Despite the increasing total number of registered CSOs, the active participation of citizens in CSO activities is still low. Only about 6 per cent of the population engages earnestly in civil society organizations, according to Razumkov Centre’s 2003 national survey.
However, the civil society organisations still play an important role in advancing the current reform process, not least at the central government level. When becoming "of age" their role also gradually has been changing from one of informant to the citizens and watchdog to one of engaging in solving social issues, formulating policy positions, and finding alternative methods of problem solving. This will require a closer and more confident cooperation with government representatives and institutions, as well as the public, which is still a great challenge in many places, especially in terms of local government.
The Ukrainian third sector currently faces a series of challenges. First, the legal status of CSO in Ukraine is still ambiguous due to confusing legal framework and regulations, hampering registration, advocacy of public interests, effective growth and financial sustainability. As a result organisations get limitation in terms of geography, as well as those interests that they are allowed to advocate or pursue. In this concern, according to the decision of European Court on Human Rights Ukraine’s Law on Civic Associations contradicts to the European Convention on Human Rights (decision as of April 3, 2008).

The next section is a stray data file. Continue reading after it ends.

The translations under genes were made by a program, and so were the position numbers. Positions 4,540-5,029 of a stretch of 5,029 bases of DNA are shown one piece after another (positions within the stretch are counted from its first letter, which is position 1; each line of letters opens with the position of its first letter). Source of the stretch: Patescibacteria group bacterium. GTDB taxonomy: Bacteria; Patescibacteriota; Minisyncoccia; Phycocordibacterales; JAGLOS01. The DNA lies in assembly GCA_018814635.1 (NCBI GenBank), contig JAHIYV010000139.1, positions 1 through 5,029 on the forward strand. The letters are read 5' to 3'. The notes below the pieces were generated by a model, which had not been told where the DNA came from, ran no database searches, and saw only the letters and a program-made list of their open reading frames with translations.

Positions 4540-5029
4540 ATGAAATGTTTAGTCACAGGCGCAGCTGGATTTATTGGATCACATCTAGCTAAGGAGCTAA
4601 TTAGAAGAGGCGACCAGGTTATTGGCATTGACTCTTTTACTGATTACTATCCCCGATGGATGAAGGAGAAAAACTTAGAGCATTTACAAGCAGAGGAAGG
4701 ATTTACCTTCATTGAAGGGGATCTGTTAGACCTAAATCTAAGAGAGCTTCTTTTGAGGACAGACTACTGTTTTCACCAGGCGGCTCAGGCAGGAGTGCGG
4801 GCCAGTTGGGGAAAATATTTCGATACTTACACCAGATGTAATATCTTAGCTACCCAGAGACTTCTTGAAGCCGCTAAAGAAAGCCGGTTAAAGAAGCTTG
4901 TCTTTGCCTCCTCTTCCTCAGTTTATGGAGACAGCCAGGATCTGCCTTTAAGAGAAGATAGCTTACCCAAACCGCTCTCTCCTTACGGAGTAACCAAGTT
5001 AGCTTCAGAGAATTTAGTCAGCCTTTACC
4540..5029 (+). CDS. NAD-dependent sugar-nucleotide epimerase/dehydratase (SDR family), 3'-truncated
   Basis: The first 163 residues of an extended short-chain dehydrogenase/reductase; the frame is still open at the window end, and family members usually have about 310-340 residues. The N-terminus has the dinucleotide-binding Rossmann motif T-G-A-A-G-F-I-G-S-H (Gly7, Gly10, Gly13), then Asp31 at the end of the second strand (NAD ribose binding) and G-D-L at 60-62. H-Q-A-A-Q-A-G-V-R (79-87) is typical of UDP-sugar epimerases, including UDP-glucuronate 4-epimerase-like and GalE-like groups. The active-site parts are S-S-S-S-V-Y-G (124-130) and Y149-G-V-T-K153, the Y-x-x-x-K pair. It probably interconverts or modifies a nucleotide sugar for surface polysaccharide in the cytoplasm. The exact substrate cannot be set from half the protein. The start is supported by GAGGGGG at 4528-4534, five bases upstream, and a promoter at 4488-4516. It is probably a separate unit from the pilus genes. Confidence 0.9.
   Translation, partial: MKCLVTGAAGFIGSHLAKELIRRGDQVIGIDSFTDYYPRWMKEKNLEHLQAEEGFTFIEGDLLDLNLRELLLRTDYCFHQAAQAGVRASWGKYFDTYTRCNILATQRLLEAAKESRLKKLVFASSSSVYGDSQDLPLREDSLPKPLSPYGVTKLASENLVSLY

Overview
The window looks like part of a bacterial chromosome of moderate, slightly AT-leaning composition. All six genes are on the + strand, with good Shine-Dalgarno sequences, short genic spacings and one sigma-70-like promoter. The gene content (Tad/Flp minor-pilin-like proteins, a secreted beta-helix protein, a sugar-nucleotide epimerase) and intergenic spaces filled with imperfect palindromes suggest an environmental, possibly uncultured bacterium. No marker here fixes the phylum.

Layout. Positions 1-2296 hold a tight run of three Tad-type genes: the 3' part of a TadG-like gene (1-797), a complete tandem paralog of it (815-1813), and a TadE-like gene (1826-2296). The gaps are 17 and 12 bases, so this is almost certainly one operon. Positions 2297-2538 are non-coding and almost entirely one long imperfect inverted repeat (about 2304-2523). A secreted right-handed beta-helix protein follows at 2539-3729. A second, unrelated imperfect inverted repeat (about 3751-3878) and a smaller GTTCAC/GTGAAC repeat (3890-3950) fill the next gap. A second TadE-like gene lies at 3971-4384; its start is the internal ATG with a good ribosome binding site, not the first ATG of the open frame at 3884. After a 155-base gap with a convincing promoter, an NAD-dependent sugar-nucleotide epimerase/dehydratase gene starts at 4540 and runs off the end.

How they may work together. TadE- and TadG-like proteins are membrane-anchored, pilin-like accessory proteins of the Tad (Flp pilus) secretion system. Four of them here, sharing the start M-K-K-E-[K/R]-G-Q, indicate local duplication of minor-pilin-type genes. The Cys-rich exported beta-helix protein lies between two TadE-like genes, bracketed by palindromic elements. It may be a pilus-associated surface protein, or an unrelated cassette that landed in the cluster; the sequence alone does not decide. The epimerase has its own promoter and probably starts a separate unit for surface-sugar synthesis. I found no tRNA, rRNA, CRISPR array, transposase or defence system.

Second, the focus of donor support provided to NGOs tends to be sectoral rather than institutional or organizational. The classic definition of organizational capacity development is the means of strengthening CSO's ability to perform certain functions, such as knowledge management or service delivery. This focuses predominately on providing the apposite infrastructure and other administrative needs, and it is often a prerequisite for NGOs to be able to perform their work at an appropriate level of quality and predictability, especially in underserved regions.
Third, there is insufficient networking and collaboration amongst NGOs, which, particularly due to shrinking resources available and the heavy donor dependence, tend to see each other as competitors. There is a need to foster collaboration around specific thematic issues of general relevance to the country.